Last night we received word that Nancy's father, Larry Greensides, went to be with the Lord suddenly. Nancy's brother was with him at the time, and while his passing was sudden, it was not entirely unexpected. He was 95, and active and fit to the end.
We are grateful for the fact that he loved the Lord, for his long and textured life, and for the fact that he went exactly as he desired to go, without a hospital or doctor or nursing facility in sight. Your prayers would be greatly appreciated -- first and foremost, for his wife Margaret, who will obviously have trouble adjusting to life without her spouse of almost 70 years.
Larry was born in 1917 in Saskatchewan, and when he was young his family emigrated to California, where he grew up. He joined the Army Air Corps shortly before the United States entered the Second World War. He became a bomber pilot, and was seriously wounded in a Japanese bombing run on Henderson Field in the key battle for Guadalcanal. He served in the Army Air Corps until it became the Air Force, and continued to serve a total of 23 years. He saw combat in World War II, and all through Korea. When Vietnam was heating up, he decided that it was time to retire -- three wars was pushing it, he thought.
He had four children, two boys and two girls, and was a dedicated family man, giving himself for his family in numerous ways. Nancy has recounted that as a military family, their denominational affiliation was simply a generic "Protestant." She relates that the family was -- as led by Larry -- a family of simple God-fearers, without a full knowledge of the gospel.
After retiring from the Air Force, Larry bought an orange orchard in McAllen, Texas, down in the Rio Grande Valley. They joined the Presbyterian Church there, and stayed in Texas until Nancy finished high school. When that was done, it was time to move to northern Idaho.
As a consequence of that move, Nancy came to the University of Idaho here in Moscow, about an hour and a half south of their home in Coeur d'Alene. By the end of her junior year, the God-fearing aspect of her upbringing was wearing thin, and not providing her with foundational answers at all. Nancy's sister had been converted some time earlier, and she shared the gospel with Nancy. As a result, Nancy surrendered her life to Christ.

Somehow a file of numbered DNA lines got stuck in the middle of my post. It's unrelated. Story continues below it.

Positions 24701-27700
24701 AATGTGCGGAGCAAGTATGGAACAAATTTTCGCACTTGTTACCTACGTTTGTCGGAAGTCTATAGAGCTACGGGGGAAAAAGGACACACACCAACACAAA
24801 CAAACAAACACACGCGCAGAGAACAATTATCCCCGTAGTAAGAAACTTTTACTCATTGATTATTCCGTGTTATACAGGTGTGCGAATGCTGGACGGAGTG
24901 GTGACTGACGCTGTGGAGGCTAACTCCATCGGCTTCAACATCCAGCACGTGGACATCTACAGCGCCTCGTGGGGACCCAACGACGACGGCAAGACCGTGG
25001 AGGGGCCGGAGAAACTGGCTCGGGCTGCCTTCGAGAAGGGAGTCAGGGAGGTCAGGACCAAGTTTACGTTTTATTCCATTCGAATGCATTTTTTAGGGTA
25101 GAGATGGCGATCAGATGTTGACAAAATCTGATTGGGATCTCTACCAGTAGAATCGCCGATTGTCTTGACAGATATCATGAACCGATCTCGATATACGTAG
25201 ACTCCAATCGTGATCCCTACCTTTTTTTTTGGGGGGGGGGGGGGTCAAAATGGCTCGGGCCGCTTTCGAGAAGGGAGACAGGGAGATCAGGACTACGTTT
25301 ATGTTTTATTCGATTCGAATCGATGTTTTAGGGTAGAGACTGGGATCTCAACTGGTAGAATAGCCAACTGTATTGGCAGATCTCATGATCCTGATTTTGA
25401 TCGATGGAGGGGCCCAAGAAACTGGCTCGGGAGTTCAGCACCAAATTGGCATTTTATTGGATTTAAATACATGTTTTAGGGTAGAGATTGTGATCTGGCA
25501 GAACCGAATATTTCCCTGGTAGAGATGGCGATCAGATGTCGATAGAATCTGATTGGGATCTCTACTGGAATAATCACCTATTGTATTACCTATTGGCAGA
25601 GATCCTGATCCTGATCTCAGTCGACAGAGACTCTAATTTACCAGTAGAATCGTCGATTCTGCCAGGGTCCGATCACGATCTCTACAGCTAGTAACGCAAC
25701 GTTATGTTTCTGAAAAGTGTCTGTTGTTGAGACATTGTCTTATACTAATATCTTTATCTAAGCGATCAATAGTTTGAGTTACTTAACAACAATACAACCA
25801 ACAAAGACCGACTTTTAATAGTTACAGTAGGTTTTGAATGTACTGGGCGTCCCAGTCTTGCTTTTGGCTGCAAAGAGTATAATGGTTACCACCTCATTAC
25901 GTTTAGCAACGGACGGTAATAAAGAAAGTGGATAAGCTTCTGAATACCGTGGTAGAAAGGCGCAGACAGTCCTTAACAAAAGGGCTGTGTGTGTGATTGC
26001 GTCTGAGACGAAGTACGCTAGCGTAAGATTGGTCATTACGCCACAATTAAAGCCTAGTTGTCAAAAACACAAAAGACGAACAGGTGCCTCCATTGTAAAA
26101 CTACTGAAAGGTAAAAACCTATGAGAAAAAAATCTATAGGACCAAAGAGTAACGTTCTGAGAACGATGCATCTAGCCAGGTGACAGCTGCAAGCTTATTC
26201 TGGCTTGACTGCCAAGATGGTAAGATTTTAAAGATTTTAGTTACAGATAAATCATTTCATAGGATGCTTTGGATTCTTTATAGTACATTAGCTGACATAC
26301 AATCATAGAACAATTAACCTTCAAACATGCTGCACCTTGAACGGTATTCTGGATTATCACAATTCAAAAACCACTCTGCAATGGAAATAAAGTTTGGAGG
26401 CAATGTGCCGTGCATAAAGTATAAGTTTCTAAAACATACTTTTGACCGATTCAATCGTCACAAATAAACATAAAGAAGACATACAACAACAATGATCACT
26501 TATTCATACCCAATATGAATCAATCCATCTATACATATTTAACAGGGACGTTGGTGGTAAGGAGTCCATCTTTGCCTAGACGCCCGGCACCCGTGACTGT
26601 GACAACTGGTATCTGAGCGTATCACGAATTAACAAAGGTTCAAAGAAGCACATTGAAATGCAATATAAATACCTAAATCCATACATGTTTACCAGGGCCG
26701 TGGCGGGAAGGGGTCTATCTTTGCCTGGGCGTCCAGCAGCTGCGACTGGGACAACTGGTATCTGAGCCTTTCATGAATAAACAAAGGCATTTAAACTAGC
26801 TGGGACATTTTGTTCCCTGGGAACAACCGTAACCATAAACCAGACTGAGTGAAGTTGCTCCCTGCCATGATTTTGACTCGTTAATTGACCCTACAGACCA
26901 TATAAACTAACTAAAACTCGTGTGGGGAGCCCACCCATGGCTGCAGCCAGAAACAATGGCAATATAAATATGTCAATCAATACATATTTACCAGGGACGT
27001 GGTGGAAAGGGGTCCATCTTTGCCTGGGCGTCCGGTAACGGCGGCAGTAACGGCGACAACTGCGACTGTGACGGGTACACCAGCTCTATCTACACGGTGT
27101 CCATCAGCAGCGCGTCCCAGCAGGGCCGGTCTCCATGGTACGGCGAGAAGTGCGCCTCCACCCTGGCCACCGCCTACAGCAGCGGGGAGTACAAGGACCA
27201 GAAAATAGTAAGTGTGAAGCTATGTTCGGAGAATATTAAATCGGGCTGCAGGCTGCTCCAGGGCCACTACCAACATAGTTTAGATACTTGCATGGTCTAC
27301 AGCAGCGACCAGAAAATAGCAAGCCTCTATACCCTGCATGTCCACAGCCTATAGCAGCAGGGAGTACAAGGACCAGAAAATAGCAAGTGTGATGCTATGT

Her folks were living in Moscow by this point. Nancy had been invited to a Bible study, and had to borrow the car to get there. And in order to do that, she had to tell her parents what had happened to her. She explained to them what had happened in her conversion and they, having seen how unhappy she had been while searching, were completely open to the gospel. They asked Nancy to check it out further, and to please tell them more about about it. As a result of all this, they were both shortly converted. By various routes, the whole family came to know Christ.
By the time I came to know the Greensides clan a few years later, Larry, although a late convert, was a dedicated and zealous Christian man. I had the great gift of baptizing him some time later in Coeur d'Alene lake. Over the decades I was privileged to know him, I saw the Holy Spirit do some remarkable things in, through, and to him. God was with him.
I think he was the most solid man I have ever met -- maybe he was that solid because he was just packed full of stories. Our last visit with him was just a few weeks ago, and he was telling us stories we had not ever heard before. He was slalom water skiing well into his eightes, and he was still running up the stairs in his nineties. He had a handshake that was sheathed in coiled steel -- if you shook his hand, you knew about it.
He was courageous, dauntless. He had faced death many times, and as he had done in battle, he did it the same way at the end, in the comfort of his own home. Although he was fit to the end, he had had a few spells that indicated what was coming. He told my brother-in-law that he knew what it all meant -- "it begins with a 9 and ends with a 5," he said. He loved stories and jokes, and had a delightful laugh. Because of the promise of the resurrection, he was full of faith in Jesus, and it needs to be said that some of that laughter of his was at death's expense.
Lawrence A. Greensides, R.I.P.